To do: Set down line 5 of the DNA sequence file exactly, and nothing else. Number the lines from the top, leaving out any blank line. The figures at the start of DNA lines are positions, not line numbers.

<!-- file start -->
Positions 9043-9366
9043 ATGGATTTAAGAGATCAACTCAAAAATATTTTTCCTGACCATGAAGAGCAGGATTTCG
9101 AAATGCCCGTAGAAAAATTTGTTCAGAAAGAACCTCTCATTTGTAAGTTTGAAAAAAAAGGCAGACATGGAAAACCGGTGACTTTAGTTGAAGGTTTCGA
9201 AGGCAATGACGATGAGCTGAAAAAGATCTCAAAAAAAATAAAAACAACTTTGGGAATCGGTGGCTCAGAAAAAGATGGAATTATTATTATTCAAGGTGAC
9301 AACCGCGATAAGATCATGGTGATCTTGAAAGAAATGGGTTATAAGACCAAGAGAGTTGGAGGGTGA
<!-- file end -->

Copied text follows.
9301 AACCGCGATAAGATCATGGTGATCTTGAAAGAAATGGGTTATAAGACCAAGAGAGTTGGAGGGTGA